Era of good feelings DBQ

             The ¡°Era of Good Feelings¡± was the period in U.S. history when people were stimulated by two events of 1816, during the presidency of James Madison: the enactment of the first U.S. protective tariff and the establishment of the second National Bank. With the decline of the Federalists the United States was a one-party state on the national level; heading the Democratic-Republicans. Under the surface, however, vast sectional issues were shaping themselves, and personal rivalries also were gathering strength to break loose in the campaign of 1824.
             Nationalism was a very important quality of this era in time. To Americans, the War of 1812 was viewed as a second war of independence. They were proud that their united nation had stood up to the British. The feeling of patriotism stayed steady into the 1820¡¯s. Document C shows how Americans were still celebrating how united their nation was, even though it was four years after the end of the war. Another thing that helped unify the U.S. was the Tariff Act of 1816. As the first complete protective tariff, it was principally intended to promote the production of textiles, hats, leather, paper, and cabinetwork. Even people like John Calhoun, who would normally be against any type of tariff, supported this. He wanted to bind the country together by building roads and canals, rather than making things worse by causing ¡°disunity¡± (Doc. B). This was all part of Henry Clay¡¯s ¡®American System¡¯, which included support for a high tariff to protect, maintenance of high public land prices, preservation of the Bank of the United States, and development of a system of internal improvements (such as roads and canals) which would knit the nation together and be financed by the tariff and land sales revenues. In 1816, the Second Bank of the United States was created to satisfy the need for a central fiscal agent. Of course, critics again decried the Bank¡¯s conservative po...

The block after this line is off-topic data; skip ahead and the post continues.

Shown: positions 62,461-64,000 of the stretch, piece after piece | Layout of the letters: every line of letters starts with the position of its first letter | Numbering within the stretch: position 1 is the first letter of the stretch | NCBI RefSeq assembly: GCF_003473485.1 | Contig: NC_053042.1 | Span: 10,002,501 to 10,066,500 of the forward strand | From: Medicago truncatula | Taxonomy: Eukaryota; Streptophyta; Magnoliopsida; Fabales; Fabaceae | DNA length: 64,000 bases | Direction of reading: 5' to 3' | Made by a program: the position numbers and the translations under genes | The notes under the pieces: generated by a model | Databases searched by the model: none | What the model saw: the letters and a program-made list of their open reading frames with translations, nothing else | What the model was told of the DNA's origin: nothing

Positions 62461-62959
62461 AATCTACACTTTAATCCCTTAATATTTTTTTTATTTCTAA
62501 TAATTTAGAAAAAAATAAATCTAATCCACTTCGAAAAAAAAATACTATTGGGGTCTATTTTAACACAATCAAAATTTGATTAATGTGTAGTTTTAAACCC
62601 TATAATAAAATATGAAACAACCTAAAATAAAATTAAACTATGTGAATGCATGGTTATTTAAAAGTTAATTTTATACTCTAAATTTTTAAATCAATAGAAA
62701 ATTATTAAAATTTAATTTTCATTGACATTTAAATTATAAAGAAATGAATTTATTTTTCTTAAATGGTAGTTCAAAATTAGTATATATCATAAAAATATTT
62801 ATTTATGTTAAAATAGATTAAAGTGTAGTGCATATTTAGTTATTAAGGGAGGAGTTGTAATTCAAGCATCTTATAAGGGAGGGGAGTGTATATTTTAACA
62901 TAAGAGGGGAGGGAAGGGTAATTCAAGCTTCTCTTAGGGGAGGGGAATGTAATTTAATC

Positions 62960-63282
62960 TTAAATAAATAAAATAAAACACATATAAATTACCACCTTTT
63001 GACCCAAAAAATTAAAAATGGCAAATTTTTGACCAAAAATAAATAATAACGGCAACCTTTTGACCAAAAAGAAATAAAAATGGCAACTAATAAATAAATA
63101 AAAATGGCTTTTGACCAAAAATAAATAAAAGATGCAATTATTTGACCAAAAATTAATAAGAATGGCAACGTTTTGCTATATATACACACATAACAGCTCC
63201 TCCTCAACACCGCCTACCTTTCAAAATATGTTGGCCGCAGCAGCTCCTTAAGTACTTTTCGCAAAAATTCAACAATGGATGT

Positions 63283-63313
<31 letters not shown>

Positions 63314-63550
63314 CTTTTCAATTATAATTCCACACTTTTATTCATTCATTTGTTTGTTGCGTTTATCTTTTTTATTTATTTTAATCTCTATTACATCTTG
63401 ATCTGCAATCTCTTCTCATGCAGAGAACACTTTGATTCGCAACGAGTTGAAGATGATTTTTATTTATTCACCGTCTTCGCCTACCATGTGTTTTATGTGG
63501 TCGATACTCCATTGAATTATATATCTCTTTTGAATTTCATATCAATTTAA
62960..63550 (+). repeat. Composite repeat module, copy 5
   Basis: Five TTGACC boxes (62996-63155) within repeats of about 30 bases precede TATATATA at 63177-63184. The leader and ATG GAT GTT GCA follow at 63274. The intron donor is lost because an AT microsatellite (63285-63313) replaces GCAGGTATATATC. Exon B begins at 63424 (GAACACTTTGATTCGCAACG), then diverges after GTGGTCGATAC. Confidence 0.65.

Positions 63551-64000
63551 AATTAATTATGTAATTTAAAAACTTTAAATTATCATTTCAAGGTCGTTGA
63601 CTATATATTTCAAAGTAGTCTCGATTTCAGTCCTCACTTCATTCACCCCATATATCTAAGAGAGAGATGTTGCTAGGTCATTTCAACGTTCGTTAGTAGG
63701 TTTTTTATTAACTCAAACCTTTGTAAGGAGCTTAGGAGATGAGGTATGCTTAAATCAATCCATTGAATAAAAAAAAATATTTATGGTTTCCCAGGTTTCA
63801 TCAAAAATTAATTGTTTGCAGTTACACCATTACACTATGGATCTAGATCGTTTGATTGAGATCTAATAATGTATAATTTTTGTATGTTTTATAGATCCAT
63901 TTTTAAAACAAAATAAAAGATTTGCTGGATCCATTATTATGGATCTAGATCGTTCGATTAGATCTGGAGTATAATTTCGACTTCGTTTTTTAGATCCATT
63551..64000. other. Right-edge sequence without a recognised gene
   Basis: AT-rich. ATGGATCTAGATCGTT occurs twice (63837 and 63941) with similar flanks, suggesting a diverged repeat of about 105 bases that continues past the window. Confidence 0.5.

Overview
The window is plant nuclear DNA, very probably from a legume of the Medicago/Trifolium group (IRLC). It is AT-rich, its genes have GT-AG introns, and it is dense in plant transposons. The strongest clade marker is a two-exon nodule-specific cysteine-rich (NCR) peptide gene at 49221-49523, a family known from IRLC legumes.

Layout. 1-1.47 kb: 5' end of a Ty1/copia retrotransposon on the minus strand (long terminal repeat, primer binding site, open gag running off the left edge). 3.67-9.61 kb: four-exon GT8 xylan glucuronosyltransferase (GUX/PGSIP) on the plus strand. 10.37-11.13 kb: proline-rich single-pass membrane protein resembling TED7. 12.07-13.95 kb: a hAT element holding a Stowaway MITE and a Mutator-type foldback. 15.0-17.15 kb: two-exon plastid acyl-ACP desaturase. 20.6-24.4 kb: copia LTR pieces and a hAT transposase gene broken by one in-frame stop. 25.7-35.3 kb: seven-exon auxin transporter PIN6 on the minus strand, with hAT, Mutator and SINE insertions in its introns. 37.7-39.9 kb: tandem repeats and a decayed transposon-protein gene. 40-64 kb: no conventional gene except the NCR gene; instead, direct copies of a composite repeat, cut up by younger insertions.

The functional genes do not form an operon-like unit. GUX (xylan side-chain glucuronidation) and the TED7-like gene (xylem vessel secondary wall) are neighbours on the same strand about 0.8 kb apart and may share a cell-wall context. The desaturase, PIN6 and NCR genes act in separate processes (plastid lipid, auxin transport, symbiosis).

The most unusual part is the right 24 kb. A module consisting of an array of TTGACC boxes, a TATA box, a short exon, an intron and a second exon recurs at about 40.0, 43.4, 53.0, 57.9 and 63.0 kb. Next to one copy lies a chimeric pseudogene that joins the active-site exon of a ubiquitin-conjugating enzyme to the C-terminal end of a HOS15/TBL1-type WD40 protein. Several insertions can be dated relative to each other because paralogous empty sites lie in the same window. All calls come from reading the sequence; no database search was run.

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Era of good feelings DBQ. (1969, December 31). In Retrieved 01:22, January 21, 2017, from